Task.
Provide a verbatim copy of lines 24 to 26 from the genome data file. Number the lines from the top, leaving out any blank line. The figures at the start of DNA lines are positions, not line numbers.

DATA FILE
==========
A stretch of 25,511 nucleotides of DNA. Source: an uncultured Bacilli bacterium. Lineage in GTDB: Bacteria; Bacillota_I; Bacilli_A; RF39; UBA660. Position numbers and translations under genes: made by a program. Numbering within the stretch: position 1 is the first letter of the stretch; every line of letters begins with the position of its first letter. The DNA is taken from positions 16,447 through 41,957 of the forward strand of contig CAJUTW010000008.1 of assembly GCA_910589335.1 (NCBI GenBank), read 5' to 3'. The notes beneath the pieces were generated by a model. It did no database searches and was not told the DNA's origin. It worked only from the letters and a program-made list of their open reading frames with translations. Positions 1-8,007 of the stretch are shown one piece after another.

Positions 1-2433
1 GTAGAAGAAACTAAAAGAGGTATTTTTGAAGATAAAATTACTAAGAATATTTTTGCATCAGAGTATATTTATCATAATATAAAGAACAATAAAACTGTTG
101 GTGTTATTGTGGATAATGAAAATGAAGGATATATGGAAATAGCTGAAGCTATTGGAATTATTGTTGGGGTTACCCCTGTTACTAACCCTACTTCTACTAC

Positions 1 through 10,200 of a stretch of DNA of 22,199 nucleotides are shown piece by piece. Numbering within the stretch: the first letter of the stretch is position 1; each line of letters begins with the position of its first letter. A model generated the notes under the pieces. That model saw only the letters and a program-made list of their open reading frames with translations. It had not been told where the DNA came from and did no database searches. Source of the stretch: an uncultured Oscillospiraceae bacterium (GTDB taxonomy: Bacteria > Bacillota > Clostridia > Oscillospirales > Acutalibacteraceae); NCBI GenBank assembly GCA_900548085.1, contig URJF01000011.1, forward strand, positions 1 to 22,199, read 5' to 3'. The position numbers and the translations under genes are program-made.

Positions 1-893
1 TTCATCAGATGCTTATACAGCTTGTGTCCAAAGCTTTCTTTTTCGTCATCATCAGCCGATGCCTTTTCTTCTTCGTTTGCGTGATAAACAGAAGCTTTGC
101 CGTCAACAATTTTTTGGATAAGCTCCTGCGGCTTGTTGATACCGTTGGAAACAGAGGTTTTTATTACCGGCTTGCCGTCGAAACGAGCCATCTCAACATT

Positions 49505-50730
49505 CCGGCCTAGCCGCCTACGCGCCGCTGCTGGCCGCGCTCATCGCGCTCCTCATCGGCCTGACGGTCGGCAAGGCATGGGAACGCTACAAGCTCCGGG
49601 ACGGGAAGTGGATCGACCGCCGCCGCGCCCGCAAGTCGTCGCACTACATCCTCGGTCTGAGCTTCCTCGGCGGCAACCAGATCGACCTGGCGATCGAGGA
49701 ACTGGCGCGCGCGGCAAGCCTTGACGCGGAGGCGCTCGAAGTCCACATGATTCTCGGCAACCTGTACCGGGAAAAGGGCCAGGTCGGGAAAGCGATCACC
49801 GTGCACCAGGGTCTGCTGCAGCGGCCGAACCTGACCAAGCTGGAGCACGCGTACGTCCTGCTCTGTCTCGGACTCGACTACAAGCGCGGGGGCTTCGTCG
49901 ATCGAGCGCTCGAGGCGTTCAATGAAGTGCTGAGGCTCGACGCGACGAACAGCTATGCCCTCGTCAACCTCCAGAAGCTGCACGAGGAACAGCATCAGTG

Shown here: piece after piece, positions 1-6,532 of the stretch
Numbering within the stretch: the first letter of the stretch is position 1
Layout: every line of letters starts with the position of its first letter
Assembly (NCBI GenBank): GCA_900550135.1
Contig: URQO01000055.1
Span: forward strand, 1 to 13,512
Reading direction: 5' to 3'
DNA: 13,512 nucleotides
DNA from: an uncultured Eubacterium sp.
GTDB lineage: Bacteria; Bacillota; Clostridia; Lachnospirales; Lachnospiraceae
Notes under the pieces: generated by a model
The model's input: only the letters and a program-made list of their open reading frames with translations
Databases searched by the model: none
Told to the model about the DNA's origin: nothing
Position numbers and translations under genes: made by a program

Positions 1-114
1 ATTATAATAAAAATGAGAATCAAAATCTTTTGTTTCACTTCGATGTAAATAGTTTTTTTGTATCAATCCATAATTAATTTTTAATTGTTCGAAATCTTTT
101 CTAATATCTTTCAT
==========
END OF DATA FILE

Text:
GTDB lineage: Bacteria; Bacillota; Clostridia; Lachnospirales; Lachnospiraceae
Notes under the pieces: generated by a model
The model's input: only the letters and a program-made list of their open reading frames with translations